Solskjaer was not a good man-manager, says former Cardiff attacker Smith

Ole Gunnar Solskjaer, Cardiff City
The Red Devils' new permanent boss struggled to live up to expectations during his last spell as a head coach in the English top flight

Ole Gunnar Solskjaer's appointment at Manchester United came as a surprise to Tommy Smith, who felt the Norwegian had poor man-management skills during his failed stint at Cardiff City.

Smith, a former attacker, was part of the Bluebirds side that finished bottom of the Premier League under Solskjaer's stewardship in 2014, with the Welsh club registering only three wins during his tenure.

Underwhelming results were mirrored by a lack of impact from players brought into the club by Solskjaer at that time, leaving Smith shocked when his former boss was handed one of football's most coveted roles.

“I didn't get that feel from him that he was a great man-manager,” Smith told Love Sport Radio.

“But he is a nice man and he's obviously gone into the dressing room there and it's just working for him.

“Initially, I was surprised when they announced he was interim manager. Just from what I'd seen at Cardiff – he struggled, to be honest. I didn't think it was going to work.

“I was probably one of his biggest critics. He took on a lot at Cardiff. We were struggling at the bottom of the Premier League and it's always tough to come in under those circumstances and pressures.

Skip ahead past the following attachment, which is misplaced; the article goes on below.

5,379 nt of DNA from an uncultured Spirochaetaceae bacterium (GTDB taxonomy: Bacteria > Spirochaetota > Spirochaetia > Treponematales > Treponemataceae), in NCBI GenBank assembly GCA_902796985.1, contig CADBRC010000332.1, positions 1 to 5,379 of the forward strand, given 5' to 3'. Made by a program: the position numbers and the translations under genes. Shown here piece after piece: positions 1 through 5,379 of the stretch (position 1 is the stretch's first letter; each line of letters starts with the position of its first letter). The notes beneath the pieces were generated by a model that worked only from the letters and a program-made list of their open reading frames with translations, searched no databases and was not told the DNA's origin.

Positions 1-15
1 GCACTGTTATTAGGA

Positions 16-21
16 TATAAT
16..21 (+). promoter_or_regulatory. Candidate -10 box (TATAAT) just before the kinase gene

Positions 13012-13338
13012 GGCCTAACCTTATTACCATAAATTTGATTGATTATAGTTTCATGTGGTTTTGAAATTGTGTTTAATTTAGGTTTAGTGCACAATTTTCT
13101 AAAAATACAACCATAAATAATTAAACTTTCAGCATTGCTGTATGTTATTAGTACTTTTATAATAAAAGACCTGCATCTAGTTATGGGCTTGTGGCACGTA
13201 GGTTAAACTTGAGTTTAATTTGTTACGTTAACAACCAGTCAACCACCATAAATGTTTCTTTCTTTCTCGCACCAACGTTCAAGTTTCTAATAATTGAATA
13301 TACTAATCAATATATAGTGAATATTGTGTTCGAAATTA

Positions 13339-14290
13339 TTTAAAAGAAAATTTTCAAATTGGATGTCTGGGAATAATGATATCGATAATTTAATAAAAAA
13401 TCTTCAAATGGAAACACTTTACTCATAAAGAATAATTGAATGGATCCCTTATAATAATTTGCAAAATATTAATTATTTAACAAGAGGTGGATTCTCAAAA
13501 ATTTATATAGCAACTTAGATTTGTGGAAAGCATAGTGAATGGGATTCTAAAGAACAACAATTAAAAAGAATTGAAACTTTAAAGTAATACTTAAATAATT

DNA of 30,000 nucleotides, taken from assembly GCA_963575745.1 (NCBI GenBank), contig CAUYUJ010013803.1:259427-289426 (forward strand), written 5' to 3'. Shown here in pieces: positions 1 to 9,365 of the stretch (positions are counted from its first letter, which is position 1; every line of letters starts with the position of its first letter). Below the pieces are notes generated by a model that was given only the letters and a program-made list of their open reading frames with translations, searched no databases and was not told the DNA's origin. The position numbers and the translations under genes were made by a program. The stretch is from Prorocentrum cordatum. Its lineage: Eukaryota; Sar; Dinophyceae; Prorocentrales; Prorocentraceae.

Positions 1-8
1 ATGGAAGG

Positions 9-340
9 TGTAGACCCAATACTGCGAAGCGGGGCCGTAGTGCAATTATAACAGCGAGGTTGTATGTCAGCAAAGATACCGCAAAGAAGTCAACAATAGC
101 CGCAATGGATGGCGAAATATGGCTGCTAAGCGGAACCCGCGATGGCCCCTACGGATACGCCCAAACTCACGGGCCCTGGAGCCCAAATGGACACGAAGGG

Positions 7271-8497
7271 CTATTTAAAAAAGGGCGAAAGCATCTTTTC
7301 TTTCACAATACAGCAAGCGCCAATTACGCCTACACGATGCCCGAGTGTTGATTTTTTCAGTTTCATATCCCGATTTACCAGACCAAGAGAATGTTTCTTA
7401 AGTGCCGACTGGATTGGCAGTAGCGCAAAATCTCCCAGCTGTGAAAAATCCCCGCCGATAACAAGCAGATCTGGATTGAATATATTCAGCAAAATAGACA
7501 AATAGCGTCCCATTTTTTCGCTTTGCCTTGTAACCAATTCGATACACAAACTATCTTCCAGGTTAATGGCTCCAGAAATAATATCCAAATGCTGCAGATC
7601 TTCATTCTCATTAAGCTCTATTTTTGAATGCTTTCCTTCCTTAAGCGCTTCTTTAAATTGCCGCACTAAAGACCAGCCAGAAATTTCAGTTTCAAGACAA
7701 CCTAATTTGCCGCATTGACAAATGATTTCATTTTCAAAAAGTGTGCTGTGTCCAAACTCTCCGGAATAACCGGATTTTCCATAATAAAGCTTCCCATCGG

“We were a level lower than he probably ever played with. His recruitment wasn't great and that's probably why his reign came to an end.”

Solskjaer's record at Manchester United is an entirely different beast to that of his time in Wales, with a dramatic upturn in league form and progression to the Champions League quarter-finals providing a fairytale narrative for success-hungry fans.

Smith has warned against getting carried away, however, even now, as he feels a drop in team performances can lead to respect being lost for any coach, former player or otherwise.

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“I've played under managers who have been fantastic footballers. It doesn't mean they make good managers,” Smith said. “That respect only lasts so long before you start going 'You're not very good at your job!'

“Mark Hughes came in at QPR with a huge amount of respect and at the end of his tenure I thought that had all gone. We didn't see eye-to-eye. That's my experience.

“So for Solskjaer, he carries that air of success but you have to prove it. You've got to back it up.”